• “Walking, Emotion, and Dwelling: Guided Tours in Prospect Heights, Brooklyn” by Gabrielle Bendiner Viani in Space & Culture journal • “The Agency of Mapping” by James Corner, in Mappings • “Grieving for a lost home” by Marc Fried, in The Urban Condition • The Power of Place: Urban Landscapes as Public History by Dolores Hayden • One Place After Another, by Miwon Kwon • “The Contradictions of Housing” by Peter Marcuse, in Housing: Symbol, Structure, Site • Selling the Lower East Side by Christopher Mele • “Psychological Maps of Paris”, by Stanley Milgram, in Environmental Psychology

• “The Role of Housing in the Experience of Dwelling” by Susan Saegert, in Home Environments • “The personal archive as historical record” by Susan Schwartzenberg, in Visual Studies journal • Inquiry by Design: Tools for environment-behavior research, by John Zeisel SPURA-specific • Building Boundaries : The politics of urban renewal in Manhattan’s Lower East Side, by Joan Turner * SPURA Extension promotional material, c. 1960 • Seward Park Extension Urban Renewal Project, First Amended Urban Renewal Plan, 1964 * Community Voices and the Future of the Seward Park Urban Renewal Area by SPURA Matters & the Pratt Center for Community Development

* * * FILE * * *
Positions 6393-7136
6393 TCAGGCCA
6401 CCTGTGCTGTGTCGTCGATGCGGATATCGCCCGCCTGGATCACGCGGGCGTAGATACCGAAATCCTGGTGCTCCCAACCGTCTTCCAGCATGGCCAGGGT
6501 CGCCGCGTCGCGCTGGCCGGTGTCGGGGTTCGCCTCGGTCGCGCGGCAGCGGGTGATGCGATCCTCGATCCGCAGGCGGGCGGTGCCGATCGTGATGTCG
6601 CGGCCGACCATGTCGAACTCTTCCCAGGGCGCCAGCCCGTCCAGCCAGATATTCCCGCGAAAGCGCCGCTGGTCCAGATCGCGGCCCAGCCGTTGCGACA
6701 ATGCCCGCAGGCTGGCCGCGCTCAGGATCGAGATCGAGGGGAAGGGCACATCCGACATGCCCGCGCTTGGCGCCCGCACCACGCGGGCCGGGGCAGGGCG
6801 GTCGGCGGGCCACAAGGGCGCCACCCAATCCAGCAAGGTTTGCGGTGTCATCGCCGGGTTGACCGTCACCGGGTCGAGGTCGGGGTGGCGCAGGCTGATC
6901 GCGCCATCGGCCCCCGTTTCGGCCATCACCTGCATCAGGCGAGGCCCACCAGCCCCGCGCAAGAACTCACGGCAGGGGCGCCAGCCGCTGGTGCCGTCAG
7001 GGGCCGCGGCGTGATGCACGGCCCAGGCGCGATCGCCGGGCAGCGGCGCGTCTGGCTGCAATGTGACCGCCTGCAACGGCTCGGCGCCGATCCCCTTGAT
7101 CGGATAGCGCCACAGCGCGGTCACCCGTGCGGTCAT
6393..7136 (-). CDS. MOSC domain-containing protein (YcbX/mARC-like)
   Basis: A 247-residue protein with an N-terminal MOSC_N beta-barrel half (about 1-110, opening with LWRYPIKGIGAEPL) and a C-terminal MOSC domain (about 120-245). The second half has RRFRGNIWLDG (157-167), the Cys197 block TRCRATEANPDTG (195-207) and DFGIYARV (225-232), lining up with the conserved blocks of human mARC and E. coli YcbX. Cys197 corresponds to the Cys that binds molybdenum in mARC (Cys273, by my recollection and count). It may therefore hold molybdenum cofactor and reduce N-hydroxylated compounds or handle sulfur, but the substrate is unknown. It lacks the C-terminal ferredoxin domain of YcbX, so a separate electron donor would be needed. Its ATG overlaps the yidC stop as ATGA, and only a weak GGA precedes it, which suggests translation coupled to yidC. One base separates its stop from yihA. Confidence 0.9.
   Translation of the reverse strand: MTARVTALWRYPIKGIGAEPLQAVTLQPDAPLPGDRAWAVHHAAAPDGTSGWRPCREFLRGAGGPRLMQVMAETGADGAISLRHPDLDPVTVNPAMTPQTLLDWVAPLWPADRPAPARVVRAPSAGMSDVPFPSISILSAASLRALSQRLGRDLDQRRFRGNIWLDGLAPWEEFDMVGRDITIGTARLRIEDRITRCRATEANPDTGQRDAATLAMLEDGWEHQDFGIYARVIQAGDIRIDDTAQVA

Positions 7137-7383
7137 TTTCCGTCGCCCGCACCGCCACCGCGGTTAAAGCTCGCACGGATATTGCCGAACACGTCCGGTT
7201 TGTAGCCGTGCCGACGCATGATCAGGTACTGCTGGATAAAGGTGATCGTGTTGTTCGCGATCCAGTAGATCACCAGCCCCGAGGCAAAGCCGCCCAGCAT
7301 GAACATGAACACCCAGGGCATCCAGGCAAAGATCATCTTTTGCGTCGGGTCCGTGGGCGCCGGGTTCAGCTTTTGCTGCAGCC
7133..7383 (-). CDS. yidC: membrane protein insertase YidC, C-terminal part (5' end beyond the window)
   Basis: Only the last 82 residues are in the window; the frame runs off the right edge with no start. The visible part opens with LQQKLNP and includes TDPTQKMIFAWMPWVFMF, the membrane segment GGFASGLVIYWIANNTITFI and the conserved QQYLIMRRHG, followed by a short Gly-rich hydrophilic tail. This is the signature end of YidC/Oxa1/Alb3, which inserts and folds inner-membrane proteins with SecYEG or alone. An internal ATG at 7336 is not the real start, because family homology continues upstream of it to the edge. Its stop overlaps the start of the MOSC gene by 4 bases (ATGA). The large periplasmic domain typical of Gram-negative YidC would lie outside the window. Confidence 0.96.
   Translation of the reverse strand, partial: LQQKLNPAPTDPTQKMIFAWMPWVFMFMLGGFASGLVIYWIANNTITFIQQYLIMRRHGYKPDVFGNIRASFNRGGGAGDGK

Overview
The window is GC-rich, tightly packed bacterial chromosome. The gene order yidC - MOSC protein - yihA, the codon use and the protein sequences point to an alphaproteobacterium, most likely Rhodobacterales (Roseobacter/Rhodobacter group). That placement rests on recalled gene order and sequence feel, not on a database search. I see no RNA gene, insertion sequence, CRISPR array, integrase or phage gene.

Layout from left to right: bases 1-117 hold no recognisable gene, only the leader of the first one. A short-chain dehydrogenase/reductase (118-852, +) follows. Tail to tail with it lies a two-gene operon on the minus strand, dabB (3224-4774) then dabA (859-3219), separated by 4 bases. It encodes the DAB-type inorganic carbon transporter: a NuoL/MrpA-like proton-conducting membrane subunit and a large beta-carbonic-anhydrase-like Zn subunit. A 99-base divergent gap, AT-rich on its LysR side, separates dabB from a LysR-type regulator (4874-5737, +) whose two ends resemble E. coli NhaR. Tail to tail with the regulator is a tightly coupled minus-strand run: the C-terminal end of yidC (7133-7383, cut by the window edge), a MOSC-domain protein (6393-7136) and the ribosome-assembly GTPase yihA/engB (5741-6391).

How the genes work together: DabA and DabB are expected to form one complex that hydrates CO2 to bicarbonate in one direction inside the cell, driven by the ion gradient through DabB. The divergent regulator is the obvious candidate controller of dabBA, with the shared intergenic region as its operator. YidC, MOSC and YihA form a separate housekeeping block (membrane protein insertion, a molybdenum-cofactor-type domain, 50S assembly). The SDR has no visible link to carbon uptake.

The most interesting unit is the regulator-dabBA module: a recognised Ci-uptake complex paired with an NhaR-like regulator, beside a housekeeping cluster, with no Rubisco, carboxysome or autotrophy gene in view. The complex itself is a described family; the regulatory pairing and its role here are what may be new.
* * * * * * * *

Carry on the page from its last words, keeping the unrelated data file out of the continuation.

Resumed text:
• Resistance: A Radical Political & Social History of the LES, edited by Clayton Patterson

• Selections of articles on SPURA over the past 30 years, from: The New York Times, The Village Voice, The Villager, and other local blogs and newspapers.

• A History of Housing in New York City by Richard Plunz

• Interviews from the SPURA Matters oral history project